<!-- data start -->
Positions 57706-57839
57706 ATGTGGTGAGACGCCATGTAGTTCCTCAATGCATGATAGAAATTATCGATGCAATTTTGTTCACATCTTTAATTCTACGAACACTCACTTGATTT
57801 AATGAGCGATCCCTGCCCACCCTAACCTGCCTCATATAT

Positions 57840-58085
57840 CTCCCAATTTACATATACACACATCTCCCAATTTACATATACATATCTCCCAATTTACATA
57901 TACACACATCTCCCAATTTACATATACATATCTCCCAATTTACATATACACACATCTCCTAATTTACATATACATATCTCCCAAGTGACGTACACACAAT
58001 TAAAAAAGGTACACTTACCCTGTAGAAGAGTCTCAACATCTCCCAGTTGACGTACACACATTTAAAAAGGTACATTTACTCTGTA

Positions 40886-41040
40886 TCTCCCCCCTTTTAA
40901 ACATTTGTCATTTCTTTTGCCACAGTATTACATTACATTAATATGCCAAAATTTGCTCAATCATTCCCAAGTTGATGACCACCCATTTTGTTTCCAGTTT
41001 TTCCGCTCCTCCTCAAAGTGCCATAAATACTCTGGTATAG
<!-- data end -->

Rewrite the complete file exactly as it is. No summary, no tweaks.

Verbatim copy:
Positions 57706-57839
57706 ATGTGGTGAGACGCCATGTAGTTCCTCAATGCATGATAGAAATTATCGATGCAATTTTGTTCACATCTTTAATTCTACGAACACTCACTTGATTT
57801 AATGAGCGATCCCTGCCCACCCTAACCTGCCTCATATAT

Positions 57840-58085
57840 CTCCCAATTTACATATACACACATCTCCCAATTTACATATACATATCTCCCAATTTACATA
57901 TACACACATCTCCCAATTTACATATACATATCTCCCAATTTACATATACACACATCTCCTAATTTACATATACATATCTCCCAAGTGACGTACACACAAT
58001 TAAAAAAGGTACACTTACCCTGTAGAAGAGTCTCAACATCTCCCAGTTGACGTACACACATTTAAAAAGGTACATTTACTCTGTA

Positions 40886-41040
40886 TCTCCCCCCTTTTAA
40901 ACATTTGTCATTTCTTTTGCCACAGTATTACATTACATTAATATGCCAAAATTTGCTCAATCATTCCCAAGTTGATGACCACCCATTTTGTTTCCAGTTT
41001 TTCCGCTCCTCCTCAAAGTGCCATAAATACTCTGGTATAG